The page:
The quality of recyclates
The acceptance of recycled plastics cannot be achieved without a focus on quality. What is beneficial to the environment also has to stand up to market requirements. Therefore, it was obvious for MKV to work on and co-author the DIN SPEC 9144, the world’s first market standard for recycled plastic. The DIN SPEC 91446 is the classification of recycled plastics based on Data Quality Levels for use and (digital) trading. To build a circular economy for plastics clear definitions are required. The DIN SPEC 91446 is an important step towards a circular economy.
The use of recycled plastics, just like virgin material, must be aligned with the specifications given by the product to be manufactured. Recycled plastic has to be manufactured in such manner that it exhibits consistent property values throughout the entire production process. This in turn means that the quality of the recycled plastic has to be oriented towards the property values of the original material.
MKV’s recyclates, the ZIA-compounds, are comparable to virgin material and offer for many applications a suitable alternative to virgin material.
Regrind, agglomerate, regranulate or regerate/compound, the quality of them all starts with the collection of faulty, parts, sprues, or regrinds from the different waste streams of the manufacturers, sorted according to material, e.g. PA6/PA66/POM/PBT etc., reinforced or non-reinforced, and if possible by colour. Ideally at this point in time material data is collected via (safety-)data sheets.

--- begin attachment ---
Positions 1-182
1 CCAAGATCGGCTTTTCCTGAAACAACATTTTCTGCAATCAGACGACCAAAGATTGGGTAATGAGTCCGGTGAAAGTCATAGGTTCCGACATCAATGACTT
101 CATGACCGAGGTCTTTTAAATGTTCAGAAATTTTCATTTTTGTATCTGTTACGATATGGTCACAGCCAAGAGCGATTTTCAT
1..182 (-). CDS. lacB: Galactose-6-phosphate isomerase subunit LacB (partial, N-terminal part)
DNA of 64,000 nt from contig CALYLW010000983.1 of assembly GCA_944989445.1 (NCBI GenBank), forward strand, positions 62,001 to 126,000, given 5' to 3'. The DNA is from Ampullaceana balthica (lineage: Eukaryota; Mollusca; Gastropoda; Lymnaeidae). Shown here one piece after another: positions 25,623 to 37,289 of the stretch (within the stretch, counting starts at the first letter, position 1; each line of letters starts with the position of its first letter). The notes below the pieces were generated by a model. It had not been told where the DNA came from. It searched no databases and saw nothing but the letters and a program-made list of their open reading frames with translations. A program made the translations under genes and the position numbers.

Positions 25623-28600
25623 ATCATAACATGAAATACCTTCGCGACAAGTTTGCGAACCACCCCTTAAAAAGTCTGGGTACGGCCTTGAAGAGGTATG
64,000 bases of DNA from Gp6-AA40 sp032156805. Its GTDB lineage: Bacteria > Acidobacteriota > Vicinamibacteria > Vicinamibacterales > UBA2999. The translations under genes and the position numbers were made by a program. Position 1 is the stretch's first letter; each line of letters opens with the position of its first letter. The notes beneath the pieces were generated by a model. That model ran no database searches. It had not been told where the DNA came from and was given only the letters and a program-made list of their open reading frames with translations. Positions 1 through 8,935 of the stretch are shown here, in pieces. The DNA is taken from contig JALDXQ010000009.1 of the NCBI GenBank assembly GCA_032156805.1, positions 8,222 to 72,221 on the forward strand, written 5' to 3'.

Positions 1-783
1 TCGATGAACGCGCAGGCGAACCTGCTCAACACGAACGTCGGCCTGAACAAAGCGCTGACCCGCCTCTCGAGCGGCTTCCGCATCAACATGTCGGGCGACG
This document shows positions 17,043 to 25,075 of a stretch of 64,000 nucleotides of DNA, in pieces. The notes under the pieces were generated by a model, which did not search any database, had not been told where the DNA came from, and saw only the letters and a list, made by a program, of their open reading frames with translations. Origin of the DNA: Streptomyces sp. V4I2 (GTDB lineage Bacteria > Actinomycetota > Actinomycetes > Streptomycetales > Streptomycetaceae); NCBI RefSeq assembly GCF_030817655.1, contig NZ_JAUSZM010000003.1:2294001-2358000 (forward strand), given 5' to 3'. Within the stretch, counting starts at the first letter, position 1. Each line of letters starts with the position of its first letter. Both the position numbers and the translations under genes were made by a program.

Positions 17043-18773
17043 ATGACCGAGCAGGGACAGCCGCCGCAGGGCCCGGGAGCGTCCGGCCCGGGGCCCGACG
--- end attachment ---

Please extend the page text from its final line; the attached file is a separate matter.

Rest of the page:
Production of regrind from homogeneous byproducts or plastic waste that has neither been mixed with other plastics or materials nor been contaminated with paper/metal or other impurities.
The use of raw materials of unknown origin and content can adversely affect the material characteristics such as strength, impact strength, surface texture and deviate from the delivery specification. Minerals or other fillers affect the shrinkage or strength of the material.
For the purchase of regrind it is necessary to request a material data sheet from the supplier (obligatory according to REACH or GHS/CLP) or, if not attainable, to carry out one‘s own testing. Otherwise: No Data, No Market.
The process of manufacturing recycled plastic material appears to be straightforward but faces several challenges:
- Consistent availability of commodity sources
- Homogeneous material sorting at the manufacturer
- Fluctuating quantities
- Temporary over-supply or shortage
- Fluctuating commodity prices due to over-supply or shortage
- Test regulations and acceptance policies which contradict the requirements or go too far
- Existing commodity specifications in drawings
- Continuous adaptations due to changes in legislation
We take care of all that, and you can rely on always receiving a high quality product.